Thornaby mum donates CuddleCot after ‘perfect’ baby girl died from rare condition
A mum who lost her baby girl to a rare condition has donated a CuddleCot to the hospital that cared for her daughter.
Nancy Jo Anne Rogers defied doctors’ expectations time and time again and lived a “perfect” yet heartbreakingly short life. Lisa Rogers had to say goodbye to her nine-month-old daughter after she was diagnosed with Smith-Lemli-Opitz syndrome (SLOS).
Doctors estimated Nancy wouldn’t live longer than 48 hours but she continued to grow and develop. However, she sadly passed away at the University Hospital of North Tees, in Stockton, in July 2021.
Lisa has fundraised for the hospital ever since losing her beloved daughter and she most recently donated a CuddleCot to the children’s ward in her memory.
Those with the syndrome also have abnormally low levels of cholesterol in their blood. Lisa knows of only two other individuals in the North East with this rare condition – one of whom sadly died.
Nancy surpassed expectations and enjoyed her first Christmas at home, went on three holidays and laughed as she spent time in the water.
Lisa said: “She had a perfect life. We were told she would never smile or get head support and that she would never sit on her own – she managed all those things.
“She laughed constantly, she started waving and smiling. She developed her own little character.
“All the things we thought she would never do, she did. And more. For a baby that was so poorly, she accomplished more in her nine months of life than most of us do in a year.”
However, on July 5, 2021, she was taken to the University Hospital of North Tees by ambulance where she received treatment after Lisa noticed she was struggling to breathe. She sadly passed away on the children’s ward two days later of heart failure and sepsis, her heartbroken mum said.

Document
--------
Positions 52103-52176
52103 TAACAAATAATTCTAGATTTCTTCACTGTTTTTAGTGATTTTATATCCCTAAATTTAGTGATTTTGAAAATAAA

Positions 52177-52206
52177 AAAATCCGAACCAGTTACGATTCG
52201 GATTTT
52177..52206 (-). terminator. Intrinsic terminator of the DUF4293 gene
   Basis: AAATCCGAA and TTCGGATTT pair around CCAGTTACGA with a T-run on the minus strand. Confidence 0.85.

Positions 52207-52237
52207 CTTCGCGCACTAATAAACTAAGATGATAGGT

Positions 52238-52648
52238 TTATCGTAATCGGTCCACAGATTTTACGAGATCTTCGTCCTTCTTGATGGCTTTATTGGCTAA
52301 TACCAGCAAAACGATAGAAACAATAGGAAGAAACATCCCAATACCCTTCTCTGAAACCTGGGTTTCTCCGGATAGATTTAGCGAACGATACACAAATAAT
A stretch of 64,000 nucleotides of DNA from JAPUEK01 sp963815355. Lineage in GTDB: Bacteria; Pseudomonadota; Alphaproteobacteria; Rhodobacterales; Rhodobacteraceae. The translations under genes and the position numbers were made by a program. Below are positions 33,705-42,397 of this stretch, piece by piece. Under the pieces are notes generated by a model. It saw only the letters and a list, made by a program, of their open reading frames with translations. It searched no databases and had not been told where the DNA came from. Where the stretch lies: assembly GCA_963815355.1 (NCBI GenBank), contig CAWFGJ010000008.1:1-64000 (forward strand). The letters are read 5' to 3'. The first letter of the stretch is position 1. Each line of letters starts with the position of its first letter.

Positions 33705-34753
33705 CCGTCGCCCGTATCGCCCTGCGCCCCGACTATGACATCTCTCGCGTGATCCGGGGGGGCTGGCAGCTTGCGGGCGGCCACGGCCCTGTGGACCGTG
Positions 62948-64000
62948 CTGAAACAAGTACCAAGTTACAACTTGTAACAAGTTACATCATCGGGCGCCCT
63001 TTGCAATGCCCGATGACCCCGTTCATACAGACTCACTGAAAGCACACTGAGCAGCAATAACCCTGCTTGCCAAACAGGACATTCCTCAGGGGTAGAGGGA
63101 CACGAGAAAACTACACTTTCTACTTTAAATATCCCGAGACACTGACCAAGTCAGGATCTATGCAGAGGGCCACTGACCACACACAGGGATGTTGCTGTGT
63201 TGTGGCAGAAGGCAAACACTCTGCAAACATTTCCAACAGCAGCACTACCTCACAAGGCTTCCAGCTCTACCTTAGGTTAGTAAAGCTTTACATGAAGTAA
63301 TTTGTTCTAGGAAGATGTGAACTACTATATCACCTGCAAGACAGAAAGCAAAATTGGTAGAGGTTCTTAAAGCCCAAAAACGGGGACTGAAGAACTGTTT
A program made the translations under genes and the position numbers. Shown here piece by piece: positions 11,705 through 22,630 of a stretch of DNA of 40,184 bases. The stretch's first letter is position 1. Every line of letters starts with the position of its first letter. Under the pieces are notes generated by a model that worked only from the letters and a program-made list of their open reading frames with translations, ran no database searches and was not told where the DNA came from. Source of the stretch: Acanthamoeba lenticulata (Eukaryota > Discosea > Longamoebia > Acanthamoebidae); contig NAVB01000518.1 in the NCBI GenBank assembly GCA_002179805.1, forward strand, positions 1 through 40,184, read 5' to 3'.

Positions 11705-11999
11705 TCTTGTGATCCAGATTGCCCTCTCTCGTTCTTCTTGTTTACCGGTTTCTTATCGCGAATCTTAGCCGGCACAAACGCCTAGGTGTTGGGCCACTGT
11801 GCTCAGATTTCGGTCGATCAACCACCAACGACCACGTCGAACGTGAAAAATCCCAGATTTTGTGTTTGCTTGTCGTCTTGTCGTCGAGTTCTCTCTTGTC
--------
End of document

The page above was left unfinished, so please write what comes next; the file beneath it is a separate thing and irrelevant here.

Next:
Lisa continued: “I was sat with her the whole time and one minute she was quiet and not moving much, then a few hours later she was lively and kicking her legs, playing.
“I was holding her in my arms and when I thought she’d gone to sleep, I put her back to bed and put her oxygen mask back on her and she just flopped to one side and was gone. She’d died in my arms.
“Nancy made her own decision.”
Lisa is also fundraising to help with a bereavement suite at the University Hospital of North Tees.
She has raised money for the hospital’s children’s ward and special care baby unit that cares for premature or seriously ill newborn babies. She takes blankets and clothes for premature babies in the special care unit and on occasions like Christmas and Easter she has taken presents to these areas of the hospital.
Lisa has also made it her mission to spread awareness of the rare genetic condition that Nancy had. Symptoms of SLOS differ from person to person and some people may have more symptoms than others and symptoms can range from mild to severe.
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